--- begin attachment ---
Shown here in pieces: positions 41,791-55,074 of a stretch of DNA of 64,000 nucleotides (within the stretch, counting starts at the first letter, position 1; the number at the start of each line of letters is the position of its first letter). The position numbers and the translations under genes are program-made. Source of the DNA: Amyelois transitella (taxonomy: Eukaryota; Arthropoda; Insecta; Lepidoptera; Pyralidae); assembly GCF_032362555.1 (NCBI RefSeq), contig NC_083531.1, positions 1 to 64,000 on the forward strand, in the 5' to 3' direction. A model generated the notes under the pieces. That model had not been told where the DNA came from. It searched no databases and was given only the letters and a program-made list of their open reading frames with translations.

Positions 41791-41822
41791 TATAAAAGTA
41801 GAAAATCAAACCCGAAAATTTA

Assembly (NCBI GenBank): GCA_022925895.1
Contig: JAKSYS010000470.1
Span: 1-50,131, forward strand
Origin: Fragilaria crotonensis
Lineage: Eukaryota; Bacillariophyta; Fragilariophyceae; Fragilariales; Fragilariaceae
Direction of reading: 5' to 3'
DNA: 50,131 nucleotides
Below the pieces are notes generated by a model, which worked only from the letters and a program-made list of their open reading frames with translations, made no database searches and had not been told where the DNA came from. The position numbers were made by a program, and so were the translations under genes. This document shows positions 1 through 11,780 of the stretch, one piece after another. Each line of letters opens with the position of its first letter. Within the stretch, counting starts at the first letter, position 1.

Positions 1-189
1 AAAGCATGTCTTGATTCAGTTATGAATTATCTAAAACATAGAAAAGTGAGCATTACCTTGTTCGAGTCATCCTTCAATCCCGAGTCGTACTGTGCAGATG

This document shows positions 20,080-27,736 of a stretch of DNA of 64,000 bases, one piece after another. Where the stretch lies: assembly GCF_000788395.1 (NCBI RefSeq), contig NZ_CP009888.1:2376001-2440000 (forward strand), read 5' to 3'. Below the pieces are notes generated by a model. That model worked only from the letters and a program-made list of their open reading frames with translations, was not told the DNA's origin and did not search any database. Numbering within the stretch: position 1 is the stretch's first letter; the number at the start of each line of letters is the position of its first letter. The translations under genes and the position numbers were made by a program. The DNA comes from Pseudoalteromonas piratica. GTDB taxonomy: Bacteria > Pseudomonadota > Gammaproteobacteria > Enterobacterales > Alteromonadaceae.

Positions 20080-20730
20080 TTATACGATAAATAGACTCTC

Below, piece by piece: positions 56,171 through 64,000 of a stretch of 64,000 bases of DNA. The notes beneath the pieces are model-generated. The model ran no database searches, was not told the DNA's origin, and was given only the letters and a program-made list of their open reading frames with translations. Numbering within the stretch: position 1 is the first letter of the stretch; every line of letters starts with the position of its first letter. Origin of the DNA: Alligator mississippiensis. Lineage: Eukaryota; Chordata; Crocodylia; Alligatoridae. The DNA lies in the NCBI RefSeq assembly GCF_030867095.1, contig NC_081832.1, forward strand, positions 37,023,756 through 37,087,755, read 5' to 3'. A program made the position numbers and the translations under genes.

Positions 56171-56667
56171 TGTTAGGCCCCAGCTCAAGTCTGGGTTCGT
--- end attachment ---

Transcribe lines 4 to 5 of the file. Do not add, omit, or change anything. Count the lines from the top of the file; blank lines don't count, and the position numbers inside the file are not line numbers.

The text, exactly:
41801 GAAAATCAAACCCGAAAATTTA

Assembly (NCBI GenBank): GCA_022925895.1